Guys, Top Gear is back
Chris Harris, Rory Reid, and a couple of key guests give us what we’ve been missing.
The show has finally stumbled on a workable formula that puts the right hosts in the right places. Evans, has proved he's quite good at shouting, and is stuck shouting in the passenger seat as Sabine Schmitz flings an Audi R8 V10 Plus around Mazda Raceway Laguna Seca. LeBlanc gets to exercise his comic timing after inadvisably replacing an open-top London sightseeing bus with Ken Block's Hoonicorn Mustang, and the bulk of the actual car reviewing goes to Chris Harris and Rory Reid. They both kill it.
Anyone that's watched Harris during his years on the YouTubes celebrated his appointment to the Top Gear team. But the show has criminally underused our favorite HarrisMonkey, relegating him to Extra Gear. His debut on the big show, then, is a reminder of what fans got excited for in the first place. He's great, running a lovely Ferrari 250 Tour de France around, um, France, before hitting up Circuit Paul Ricard. But rather than using the vintage Ferrari as a lead-in for the main attraction, like Evans did with last week's long-wheel McLaren F1 GTR, Harris actually drives the 250 on the track before into the new Ferrari F12 TdF.
The entire film looks and feels like Top Gear in a way that the show hasn't been able to manage before. Harris draws on his years of review experience and a penchant for drifting to put the F12 through its paces in the same entertaining, easy to understand way that made him a must-view on YouTube. For example, rather than getting all technical with the TdF's rear-wheel steering system, Harris tells us about how it impacts the performance. Considering the lack of driving impressions in the series, Harris' insights are refreshing. We sincerely hope Top Gear continues to use him.
Rory Reid has been the big surprise in this new season. He's made Extra Gear his own thing, a mix of interviewing, entertainment, and car reviewing. Reid's excelled in all three roles, but he showed his range on the last front this week with a three-car hot hatchback comparison. From bombing around Wales in a Ford Focus RS to working out the Honda Civic Type R and Mercedes-AMG A45 – a hatchback version of our CLA45 – on the TG track, Reid is a natural. His drive impressions aren't as detailed as Harris', but he's somehow more relatable – probably because he's not an inhuman drifting machine. Reid is giddy over the idea of a Drift Mode in the RS, and he makes excellent points about where Honda has gone wrong with the Type R. Where Harris can get bogged down in driving minutiae, Reid says the kind of things you might think after driving a car.
But Harris and Reid aren't the only things that make this the best new Top Gear episode so far. After a shaky start with the Dodge Viper and a better outing in the McLaren 675LT, Chris Evans comes into his own with his Audi R8 film. It's not as detailed or focused as Harris or Reid's videos, and Evans still shouts like a gameshow host, but this outing is far and away his best. You can see he's becoming more comfortable talking behind the wheel and sharing the camera with a car. It's good to see Evans paired up with Sabine again, too. The pair run hot laps around Laguna Seca, with the R8's electronic aids on then off, to see which way is faster.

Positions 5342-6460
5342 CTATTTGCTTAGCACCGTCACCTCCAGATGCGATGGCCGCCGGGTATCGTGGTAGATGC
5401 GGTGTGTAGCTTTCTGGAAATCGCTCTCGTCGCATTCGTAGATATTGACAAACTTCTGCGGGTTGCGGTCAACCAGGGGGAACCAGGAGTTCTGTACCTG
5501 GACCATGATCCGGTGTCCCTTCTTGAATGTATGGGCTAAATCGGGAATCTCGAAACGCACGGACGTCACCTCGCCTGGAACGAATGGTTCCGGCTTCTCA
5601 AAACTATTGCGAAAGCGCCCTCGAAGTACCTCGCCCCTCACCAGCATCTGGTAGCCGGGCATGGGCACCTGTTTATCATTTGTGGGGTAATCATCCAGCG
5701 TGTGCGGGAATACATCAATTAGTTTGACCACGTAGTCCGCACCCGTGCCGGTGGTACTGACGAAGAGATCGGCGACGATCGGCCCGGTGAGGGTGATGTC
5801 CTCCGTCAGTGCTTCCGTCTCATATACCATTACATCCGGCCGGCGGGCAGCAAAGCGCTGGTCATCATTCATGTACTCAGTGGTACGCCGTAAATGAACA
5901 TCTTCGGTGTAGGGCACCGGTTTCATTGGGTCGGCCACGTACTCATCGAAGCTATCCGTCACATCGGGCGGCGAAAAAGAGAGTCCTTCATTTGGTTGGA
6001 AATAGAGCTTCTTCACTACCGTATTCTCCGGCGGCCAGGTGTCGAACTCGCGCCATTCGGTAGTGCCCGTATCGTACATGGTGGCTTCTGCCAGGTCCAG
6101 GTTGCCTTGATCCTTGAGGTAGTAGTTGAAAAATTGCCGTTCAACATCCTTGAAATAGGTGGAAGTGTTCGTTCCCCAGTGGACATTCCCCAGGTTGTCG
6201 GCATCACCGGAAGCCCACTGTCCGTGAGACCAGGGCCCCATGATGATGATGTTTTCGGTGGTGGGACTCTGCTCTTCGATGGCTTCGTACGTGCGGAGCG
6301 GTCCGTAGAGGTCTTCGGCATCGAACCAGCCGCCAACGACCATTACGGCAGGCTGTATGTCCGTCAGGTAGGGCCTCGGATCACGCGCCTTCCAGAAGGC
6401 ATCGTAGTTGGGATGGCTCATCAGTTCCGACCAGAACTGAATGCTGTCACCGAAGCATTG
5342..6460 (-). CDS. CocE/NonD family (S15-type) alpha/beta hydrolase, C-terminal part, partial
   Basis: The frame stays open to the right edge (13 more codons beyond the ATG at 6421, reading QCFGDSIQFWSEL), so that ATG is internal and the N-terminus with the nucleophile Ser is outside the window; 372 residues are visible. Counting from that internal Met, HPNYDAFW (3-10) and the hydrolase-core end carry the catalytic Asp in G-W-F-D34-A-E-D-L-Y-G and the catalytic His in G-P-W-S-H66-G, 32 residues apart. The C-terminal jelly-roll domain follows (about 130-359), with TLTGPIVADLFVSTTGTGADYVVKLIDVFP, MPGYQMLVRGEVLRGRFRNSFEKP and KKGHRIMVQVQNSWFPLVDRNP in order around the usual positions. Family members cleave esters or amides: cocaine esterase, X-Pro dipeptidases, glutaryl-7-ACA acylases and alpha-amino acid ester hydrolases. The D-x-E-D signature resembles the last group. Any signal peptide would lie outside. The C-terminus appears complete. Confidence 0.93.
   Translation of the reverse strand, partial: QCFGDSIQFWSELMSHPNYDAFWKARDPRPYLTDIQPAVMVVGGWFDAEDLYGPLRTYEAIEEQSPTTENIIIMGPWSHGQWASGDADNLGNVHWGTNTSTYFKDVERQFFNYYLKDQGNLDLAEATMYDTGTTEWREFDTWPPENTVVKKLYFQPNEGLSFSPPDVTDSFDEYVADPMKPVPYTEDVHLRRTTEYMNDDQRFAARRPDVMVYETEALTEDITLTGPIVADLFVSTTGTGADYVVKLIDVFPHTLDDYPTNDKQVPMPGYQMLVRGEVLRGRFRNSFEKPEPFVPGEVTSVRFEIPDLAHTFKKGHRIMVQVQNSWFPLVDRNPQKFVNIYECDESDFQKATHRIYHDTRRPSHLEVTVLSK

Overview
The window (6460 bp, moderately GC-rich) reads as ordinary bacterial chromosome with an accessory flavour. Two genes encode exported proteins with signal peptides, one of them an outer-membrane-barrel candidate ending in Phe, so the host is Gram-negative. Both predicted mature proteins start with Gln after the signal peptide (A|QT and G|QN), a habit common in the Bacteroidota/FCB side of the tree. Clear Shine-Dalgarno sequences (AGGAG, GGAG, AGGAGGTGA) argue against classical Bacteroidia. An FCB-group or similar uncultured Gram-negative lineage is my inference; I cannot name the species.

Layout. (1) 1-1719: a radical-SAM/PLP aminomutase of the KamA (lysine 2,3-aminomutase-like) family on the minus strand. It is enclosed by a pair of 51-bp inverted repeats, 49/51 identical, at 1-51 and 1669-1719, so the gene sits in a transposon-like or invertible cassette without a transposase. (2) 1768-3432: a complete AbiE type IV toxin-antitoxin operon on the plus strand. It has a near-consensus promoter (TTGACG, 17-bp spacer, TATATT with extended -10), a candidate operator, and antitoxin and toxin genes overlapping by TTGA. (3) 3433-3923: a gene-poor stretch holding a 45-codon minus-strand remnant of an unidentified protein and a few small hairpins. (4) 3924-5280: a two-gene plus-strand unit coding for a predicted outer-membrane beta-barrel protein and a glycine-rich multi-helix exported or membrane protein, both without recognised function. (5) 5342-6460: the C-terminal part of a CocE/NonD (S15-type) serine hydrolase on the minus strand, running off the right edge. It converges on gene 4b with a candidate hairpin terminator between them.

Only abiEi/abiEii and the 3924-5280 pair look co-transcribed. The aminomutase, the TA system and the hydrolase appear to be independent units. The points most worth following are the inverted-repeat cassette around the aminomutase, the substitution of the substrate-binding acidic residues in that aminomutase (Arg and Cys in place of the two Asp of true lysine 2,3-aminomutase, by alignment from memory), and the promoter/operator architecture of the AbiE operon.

While the test is interesting, TG could have published the results a bit better – it's just a footnote after the film. Also, I'm beginning to get worried about how the show is using Sabine. She was interesting in episode one, but her role in episode three could have been filled by the Stig (or the Stig's Californian cousin – that'd have been a sight). Yes, we know Sabine is a hot shoe racer, but her skill set is too broad to just use her as a Stig replacement.
Evans also gets to flex his interview muscles with a good pair of guests in this week's Superstar in a Rallycross Car segment. Paired with comedian and actor Kevin Hart and IBF World Heavyweight Champion Anthony Joshua, episode three's interview still has issues – the stilted introductions and car history comparisons suck the energy out of the segment, even with a guest as energetic as Hart – but it's not the cringe-worthy exercise of the last two episodes. In this segment, Evans asks some good questions, getting an inside look at both Joshua's boxing mentality and what it was like for Hart to repeatedly get slapped by Dwayne "The Rock" Johnson. You won't want to skip it.
Since debuting, Matt LeBlanc has established himself as a funny car guy with a natural character on camera. He's been a standout since his first Ariel Nomad video. For this episode, LeBlanc exercises his funny bone in a very James May way. We won't spoil his video with Ken Block and the Hoonicorn, but suffice it to say, it's the unnecessary but exuberant slide (pun intended) to top off the show's home run.
I'll admit, these recaps have been difficult to write. The first two episodes were just so hard to sit through, especially for fans of Jeremy Clarkson, James May, and Richard Hammond – it was like watching someone else drive your car. Episode three is the first time I felt that sense of wonder and entertainment that old Top Gear tapped into so easily during its prime. As I've said, there are still problems, but they are few and minor. A lot of that is because of Harris, Reid, and the guests. Can the show muster the same result next week, when it sounds like Harris and Reid will go back to their Extra Gear duties? I don't know. I doubt it. But TG has some smart producers, and if other outlets echo our positive reception of this week's episode, hopefully we'll see more of Harris and Reid in the future.
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